Man-made drugs that mimic the effects of natural opioids (such as opium or heroin) but can be much more deadly. Most synthetic opioids are class A drugs which means they're illegal to have for yourself, give away or sell. Some synthetic opioids are used in the medical field as pain relievers or anaesthetics, others are produced and sold illicitly.
What does it look like?
Synthetic opioids used in medicine mainly come as pills and capsules, patches, lollipops and solutions for injection.
Illegally produced synthetic opioids can also be in a range of forms including pills or powder, often mixed with or replacing heroin. Illicit synthetic opioids are sometimes sold to look like medical opioids or, less commonly, benzodiazepines. They have also been found mixed with synthetic cannabinoids. They are often much more dangerous than what they are sold as or mixed with.
Synthetic opioids can be used in a similar way to natural opiates. They can be injected, sniffed, swallowed or heated and inhaled.
How does it make you feel?
As with natural opiates, the effects of synthetic opioids include:
- pain relief
- euphoria or well-being
- sleepiness, with high doses you might lose consciousness
People also report sweating, itching and feeling, or being, sick.
How long the effects last and the drug stays in your system depends on how much you’ve taken, your size and what other drugs you may have also taken.
Physical health risks
Suppression of normal breathing, including respiratory arrest (when you stop breathing altogether) which is often fatal. If you think someone may be having an opioid overdose, call 999 immediately and start first aid. If naloxone is available, use it.
There is an antidote for these drugs called naloxone, so if you use opioids or know someone who uses them, you should be able to get naloxone for free in your area. Ask your local drug treatment service where.
Other risks include:
- Loss of consciousness and coma
- Dizziness or fainting
- Withdrawal symptoms, including nausea and retching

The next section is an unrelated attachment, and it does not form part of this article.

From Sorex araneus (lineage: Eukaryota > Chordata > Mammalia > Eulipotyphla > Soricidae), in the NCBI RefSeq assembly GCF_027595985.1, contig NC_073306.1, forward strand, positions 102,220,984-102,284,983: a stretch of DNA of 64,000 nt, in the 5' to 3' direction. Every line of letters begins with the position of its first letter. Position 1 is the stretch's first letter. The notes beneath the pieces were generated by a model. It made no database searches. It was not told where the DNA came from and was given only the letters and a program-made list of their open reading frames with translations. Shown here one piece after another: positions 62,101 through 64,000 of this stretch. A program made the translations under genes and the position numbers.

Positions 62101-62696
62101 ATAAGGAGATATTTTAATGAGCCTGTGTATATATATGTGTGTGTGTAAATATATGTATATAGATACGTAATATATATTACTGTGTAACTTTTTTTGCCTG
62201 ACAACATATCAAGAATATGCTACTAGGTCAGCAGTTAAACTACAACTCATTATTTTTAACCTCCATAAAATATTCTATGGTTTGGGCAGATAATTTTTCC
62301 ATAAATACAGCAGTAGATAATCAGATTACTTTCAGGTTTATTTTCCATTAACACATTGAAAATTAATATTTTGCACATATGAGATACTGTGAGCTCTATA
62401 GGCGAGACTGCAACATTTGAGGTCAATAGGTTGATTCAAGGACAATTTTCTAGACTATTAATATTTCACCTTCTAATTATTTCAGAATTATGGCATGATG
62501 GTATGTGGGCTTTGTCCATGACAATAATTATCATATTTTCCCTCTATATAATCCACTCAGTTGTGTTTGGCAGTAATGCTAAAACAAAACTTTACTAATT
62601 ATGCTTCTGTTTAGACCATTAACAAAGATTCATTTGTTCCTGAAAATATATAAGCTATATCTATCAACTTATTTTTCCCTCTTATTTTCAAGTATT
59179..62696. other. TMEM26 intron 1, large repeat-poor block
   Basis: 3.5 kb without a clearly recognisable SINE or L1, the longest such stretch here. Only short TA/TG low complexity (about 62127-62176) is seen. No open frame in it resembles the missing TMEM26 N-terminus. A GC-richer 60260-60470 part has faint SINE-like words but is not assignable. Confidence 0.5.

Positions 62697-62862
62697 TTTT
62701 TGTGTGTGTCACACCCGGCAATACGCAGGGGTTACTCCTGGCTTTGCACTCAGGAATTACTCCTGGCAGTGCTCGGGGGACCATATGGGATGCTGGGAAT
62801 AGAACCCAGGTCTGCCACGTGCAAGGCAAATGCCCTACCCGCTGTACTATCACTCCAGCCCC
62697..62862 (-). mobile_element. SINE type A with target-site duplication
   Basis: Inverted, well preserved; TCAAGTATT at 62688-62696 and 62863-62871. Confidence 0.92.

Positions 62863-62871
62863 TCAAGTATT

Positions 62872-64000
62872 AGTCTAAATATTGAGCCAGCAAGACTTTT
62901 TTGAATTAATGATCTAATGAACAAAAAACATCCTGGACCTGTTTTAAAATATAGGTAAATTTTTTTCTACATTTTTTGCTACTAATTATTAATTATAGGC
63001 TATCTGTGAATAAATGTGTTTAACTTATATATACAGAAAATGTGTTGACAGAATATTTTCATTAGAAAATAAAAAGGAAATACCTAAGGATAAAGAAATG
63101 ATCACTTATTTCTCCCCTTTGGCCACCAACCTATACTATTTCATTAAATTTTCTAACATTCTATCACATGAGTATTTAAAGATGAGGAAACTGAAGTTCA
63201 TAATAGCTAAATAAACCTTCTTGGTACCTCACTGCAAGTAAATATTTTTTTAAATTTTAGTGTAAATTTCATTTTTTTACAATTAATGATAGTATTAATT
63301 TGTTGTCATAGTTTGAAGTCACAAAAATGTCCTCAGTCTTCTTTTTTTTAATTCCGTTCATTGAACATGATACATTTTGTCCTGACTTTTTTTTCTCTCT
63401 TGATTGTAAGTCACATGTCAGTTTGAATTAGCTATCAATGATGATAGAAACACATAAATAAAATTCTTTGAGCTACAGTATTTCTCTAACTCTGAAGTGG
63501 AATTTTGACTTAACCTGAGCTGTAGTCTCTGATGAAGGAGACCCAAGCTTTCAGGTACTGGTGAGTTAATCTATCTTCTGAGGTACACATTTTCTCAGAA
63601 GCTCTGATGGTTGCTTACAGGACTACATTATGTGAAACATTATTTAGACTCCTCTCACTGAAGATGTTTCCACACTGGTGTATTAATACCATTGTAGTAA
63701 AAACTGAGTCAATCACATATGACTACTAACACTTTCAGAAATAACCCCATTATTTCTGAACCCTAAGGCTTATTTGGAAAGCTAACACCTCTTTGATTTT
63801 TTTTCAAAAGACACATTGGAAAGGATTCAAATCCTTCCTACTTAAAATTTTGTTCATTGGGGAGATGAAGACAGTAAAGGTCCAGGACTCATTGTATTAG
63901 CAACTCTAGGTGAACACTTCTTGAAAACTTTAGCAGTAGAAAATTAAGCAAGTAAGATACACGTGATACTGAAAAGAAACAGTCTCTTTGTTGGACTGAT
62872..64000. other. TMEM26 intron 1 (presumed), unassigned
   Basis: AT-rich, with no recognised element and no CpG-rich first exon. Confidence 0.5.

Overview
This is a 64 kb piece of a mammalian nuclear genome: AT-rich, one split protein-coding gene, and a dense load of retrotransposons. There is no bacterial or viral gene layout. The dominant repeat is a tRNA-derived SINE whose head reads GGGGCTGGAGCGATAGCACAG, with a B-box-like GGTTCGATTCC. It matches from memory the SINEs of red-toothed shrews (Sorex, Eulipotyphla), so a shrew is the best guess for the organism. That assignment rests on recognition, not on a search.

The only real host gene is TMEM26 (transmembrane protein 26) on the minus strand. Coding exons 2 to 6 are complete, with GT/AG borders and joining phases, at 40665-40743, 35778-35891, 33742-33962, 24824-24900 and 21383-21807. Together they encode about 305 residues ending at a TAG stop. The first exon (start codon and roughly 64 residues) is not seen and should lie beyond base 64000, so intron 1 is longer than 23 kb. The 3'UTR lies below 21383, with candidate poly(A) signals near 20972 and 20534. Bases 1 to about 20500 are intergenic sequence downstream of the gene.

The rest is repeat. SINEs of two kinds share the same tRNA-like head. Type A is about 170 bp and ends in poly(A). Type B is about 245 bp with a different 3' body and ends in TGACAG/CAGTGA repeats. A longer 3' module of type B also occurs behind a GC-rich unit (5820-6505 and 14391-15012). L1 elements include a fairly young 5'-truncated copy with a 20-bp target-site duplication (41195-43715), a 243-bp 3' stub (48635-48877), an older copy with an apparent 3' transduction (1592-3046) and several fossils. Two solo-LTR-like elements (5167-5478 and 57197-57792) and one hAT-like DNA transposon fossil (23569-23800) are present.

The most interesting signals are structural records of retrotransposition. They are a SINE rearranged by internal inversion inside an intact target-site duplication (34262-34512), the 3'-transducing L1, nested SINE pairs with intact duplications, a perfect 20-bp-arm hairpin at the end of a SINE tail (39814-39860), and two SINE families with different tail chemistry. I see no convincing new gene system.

If you inject synthetic opioids you can do nasty damage to your veins and arteries, and this can lead to gangrene (death of body tissue, usually a finger, toe or a limb), blood clots/thromboses and to infections.
There are also risks from sharing needles, syringes and other equipment used for injecting – with the danger of developing serious tissue infections or spreading viral infections like hepatitis B, hepatitis C or HIV.
There are also social harms that can develop with repeated use of synthetic opioids, especially if you become addicted. These social harms can include committing crime to afford to buy more synthetic opioids, disruption to your family life and other relationships, general poor health and social functioning including through loss of employment.
What is synthetic opioids cut with?
Potent synthetic opioids like fentanyls and nitazenes are most often found added to heroin, making those who use them more vulnerable to overdose.
It is possible that a synthetic opioid may be contaminated during its production and shipment or it may be mixed with another substance(s), such as sugar, starch or powdered milk, to increase its bulk and the seller’s profits.
Is it dangerous to mix with other drugs?
Yes. There is a greater risk of overdose and death if you mix synthetic opioids with other drugs that suppress breathing such as alcohol, benzodiazepines (like diazepam or Xanax/Valium), and/or other opiate drugs (like heroin).
What happens if I mix Synthetic opioids and
Can you get addicted?
Yes. As with other opiates, you can build a tolerance and become dependent on synthetic opioids.
Most synthetic opioids are Class A, which means it's illegal to have for yourself, give away or sell.
Possession can get you up to 7 years in prison, an unlimited fine or both.
Supplying someone else, even your friends, can get you life in prison, an unlimited fine or both.
Like drink-driving, driving when high is dangerous and illegal. If you’re caught driving under the influence, you may receive a heavy fine, driving ban, or prison sentence.
If the police catch people supplying illegal drugs in a home, club, bar or hostel, they can potentially prosecute the landlord, club owner or any other person concerned in the management of the premises.
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